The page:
An abandoned dog sets out to take revenge on his former owner...
Any live-action film about talking animals has a hard act to follow in Cats and Dogs (2001), and Josh Greenbaum’s Strays poses no threat to the genre’s Citizen Kane (Citizen Canine?). This film isn’t marketed at children yet its idea of “adult comedy” is dominated by toilet humour and sex words, all familiar and uncreative, used over and over to the point their snigger value is exhausted.
There’s occasionally smarter humour from Dan Perrault’s screenplay, but it’s very occasional, and the movie—not to be confused with Nathaniel Martello-White’s horror The Strays, also heavy-handed in a different way—seriously drags even at a mere 93-minutes.
It’s a pity because when Strays isn’t vainly trying to get a reaction from the umpteenth repetition of a four-letter word, there are some good comic ideas here and engaging characterisations from the voice cast. But the actors are overwhelmed by the low-bar material.
Strays opens with cosy clichés it aims to destroy: jaunty music, a dog’s-eye-view of butterflies and grass, and then a border terrier declaring “Every day is the best day ever”. This is Reggie (voiced by Will Ferrell), and his life is founded on a misunderstanding: his owner Doug (Will Forte), whose main interests in life are weed and masturbation, in fact detests him and only kept Reggie after splitting with his girlfriend in order to hurt her.
Doug often calls Reggie “Shitbag” and frequently attempts to abandon him, but Reggie/Shitbag assumes this is just a game and makes his way home every time, much to Doug’s disgust.
Once again trying to get rid of his unwanted pet, Doug drives him to a city several hours away and abandons him there. This time Reggie can’t just trot back quickly, so finds new canine friends in a fast-talking, nervy Boston terrier called Bug (Jamie Foxx), a shy and fastidious Great Dane called Hunter (Randall Park), and a solicitous Australian shepherd called Maggie (Isla Fisher),
Reggie is soon educated in the realities of stray life by these three, especially Bug, and learns that “a dog’s purpose” (a sly reference to the 2017 movie) isn’t to please humans but to do whatever a dog wants. Unsurprisingly, this mostly involves bodily functions.
The strays also open Reggie’s eyes to the truth about his owner Doug, so the four dogs head off to teach this uncaring human a lesson. What the lesson involves will be familiar to anyone who’s seen the trailers.
As in many dog movies, however, the plot is largely an excuse for the mutts to do their things, and all four are very watchable—especially Foxx’s Bug and Park’s Hunter, a droll character who dropped out of police dog school and is embarrassed by his inability to howl. Reggie is less chucklesome but has more emotional depth to counteract that.
Not much is made of other dogs beyond the central quartet, and they mostly only appear for a single joke each, although a German Shepherd called Rolf who works for the police (Rob Riggle) and his bloodhound sidekick are entertaining. The mix of live action and CGI for the animals is fairly successful, though the “speaking” mouths of the smaller dogs are more convincing than those of the larger ones. (All the strays are implausibly well-groomed despite living on the streets, too.)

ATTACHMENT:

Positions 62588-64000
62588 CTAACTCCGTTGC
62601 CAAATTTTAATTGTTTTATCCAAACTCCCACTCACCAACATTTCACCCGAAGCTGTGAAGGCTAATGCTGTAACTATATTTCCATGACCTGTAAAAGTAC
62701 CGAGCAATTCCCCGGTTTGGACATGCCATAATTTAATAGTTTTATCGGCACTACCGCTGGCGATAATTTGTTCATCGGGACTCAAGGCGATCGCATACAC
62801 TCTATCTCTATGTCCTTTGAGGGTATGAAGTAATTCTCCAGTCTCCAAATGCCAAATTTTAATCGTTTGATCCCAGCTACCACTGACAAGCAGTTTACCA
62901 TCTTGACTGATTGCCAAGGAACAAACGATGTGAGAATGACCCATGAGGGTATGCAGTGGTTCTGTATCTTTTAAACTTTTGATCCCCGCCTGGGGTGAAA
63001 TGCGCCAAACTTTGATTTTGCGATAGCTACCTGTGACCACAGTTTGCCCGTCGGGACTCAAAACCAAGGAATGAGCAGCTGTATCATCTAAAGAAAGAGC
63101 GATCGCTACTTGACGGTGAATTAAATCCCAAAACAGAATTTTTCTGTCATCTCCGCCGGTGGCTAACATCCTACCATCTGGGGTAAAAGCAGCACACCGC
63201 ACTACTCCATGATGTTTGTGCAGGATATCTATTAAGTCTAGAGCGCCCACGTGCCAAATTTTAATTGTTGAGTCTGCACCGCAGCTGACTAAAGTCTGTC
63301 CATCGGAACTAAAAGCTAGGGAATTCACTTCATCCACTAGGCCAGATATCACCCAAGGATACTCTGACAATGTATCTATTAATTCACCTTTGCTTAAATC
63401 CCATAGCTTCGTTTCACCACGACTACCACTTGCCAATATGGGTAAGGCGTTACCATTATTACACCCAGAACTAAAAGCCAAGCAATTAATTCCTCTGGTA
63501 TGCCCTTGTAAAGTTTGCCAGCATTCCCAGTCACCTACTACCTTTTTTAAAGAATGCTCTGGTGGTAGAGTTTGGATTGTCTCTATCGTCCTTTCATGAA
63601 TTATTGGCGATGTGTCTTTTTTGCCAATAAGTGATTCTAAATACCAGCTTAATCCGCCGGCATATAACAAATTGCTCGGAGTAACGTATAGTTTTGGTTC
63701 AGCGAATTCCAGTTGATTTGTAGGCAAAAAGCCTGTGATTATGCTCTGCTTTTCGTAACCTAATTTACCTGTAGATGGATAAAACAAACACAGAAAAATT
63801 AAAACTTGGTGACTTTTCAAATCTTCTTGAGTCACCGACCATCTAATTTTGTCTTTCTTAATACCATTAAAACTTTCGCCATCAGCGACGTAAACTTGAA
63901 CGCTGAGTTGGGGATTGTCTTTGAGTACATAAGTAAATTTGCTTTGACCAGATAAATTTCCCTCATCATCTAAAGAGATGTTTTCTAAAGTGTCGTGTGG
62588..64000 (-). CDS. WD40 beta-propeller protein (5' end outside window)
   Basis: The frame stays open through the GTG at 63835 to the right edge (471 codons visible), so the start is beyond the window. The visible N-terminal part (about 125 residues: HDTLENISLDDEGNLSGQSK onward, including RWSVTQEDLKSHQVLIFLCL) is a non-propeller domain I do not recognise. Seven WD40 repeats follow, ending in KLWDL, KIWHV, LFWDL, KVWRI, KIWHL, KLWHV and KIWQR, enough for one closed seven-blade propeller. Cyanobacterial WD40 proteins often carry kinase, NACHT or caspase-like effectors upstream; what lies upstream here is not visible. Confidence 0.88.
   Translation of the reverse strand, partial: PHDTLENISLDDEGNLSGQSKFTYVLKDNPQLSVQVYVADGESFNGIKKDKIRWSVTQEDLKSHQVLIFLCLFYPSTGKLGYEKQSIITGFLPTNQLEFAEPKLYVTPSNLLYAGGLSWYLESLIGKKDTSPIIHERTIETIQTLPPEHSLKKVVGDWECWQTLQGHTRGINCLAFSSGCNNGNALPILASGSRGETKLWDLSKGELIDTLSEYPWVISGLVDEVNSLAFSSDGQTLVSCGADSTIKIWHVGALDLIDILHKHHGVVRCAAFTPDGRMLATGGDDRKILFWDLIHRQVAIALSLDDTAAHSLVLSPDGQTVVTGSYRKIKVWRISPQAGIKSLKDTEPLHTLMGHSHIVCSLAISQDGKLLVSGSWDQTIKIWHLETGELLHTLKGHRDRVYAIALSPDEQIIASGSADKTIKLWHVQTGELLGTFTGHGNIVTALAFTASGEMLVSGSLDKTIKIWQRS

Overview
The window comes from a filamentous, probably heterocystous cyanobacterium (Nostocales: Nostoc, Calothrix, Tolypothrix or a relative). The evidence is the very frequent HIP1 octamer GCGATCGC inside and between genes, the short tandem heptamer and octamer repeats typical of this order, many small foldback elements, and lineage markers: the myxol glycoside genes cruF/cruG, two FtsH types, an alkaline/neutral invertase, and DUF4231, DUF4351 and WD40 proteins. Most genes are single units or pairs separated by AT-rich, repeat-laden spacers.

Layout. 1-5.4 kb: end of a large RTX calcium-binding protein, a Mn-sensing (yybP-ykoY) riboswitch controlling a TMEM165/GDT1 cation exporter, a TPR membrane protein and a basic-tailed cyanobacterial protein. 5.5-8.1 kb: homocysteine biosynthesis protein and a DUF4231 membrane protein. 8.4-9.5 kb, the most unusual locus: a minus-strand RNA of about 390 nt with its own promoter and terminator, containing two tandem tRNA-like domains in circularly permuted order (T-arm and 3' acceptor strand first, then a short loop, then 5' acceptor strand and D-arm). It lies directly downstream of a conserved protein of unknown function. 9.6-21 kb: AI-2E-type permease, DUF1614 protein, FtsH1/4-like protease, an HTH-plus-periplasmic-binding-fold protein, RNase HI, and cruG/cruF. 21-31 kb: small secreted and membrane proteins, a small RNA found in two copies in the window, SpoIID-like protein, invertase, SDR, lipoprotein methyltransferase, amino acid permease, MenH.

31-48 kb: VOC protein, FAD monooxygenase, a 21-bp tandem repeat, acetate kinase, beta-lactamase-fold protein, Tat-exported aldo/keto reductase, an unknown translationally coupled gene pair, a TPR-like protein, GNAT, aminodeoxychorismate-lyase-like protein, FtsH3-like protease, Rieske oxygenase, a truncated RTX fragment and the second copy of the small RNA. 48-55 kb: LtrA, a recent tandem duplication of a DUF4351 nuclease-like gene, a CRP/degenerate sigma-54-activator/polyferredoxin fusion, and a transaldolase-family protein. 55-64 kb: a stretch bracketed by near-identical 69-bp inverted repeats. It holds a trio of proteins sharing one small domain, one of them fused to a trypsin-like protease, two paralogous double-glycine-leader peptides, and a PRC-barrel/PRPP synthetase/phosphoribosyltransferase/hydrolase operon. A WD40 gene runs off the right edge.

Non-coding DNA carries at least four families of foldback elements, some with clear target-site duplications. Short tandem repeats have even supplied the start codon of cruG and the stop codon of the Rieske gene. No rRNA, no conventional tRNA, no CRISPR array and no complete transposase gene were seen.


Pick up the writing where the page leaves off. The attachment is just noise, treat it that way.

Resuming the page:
Humans, meanwhile, don’t come out of the film particularly well and are as one-dimensional as you’d expect. (The genre requires that: a dog movie with rounded, credible humans would fail in its mission of showing the world from a canine perspective.)
A few moments of Strays are genuinely amusing. There’s the odd nice throwaway line (“You know that I can’t live that close to a school”, Doug says on the phone. “Technically we’re all sons of bitches”, a dog observes), fun is had with stereotypical dog behaviour (like attitudes toward fireworks and postmen) as well as human behaviour (the dogs elaborately misinterpret our motives for picking up their mess), and there’s an unexpected and hilariously pointless cameo from Dennis Quaid.
But these high points are few and far between. As the British Board of Film Classification (BBFC) said in a rare expression of critical insight, the “crude humour is relentless throughout.” Relentless is the perfect word. Unfortunately, there’s only a limited amount of comedic value in potty-mouthed dogs, especially when the (mildly) crude words are so unimaginatively delivered.
It’s perhaps disappointing, too, that Strays can’t bring itself to follow its own hard-heartedness to a logical conclusion and ends up back in the fluffy-bunny territory it was parodying at the start (despite one of the film’s best jokes having actually been about fluffy bunnies, and very dark).
Strays might claim to be an adults-only dog comedy… but in truth it’s more like a dog comedy that’s only just matured to the point it thinks swear words are hysterical and daring.
USA | 2023 | 93 MINUTES | COLOUR | ENGLISH
director: Josh Greenbaum.
writer: Dan Perrault.
voices/starring: Will Ferrell (voice), Jamie Foxx (voice), Isla Fisher (voice), Randall Park (voice) & Will Forte.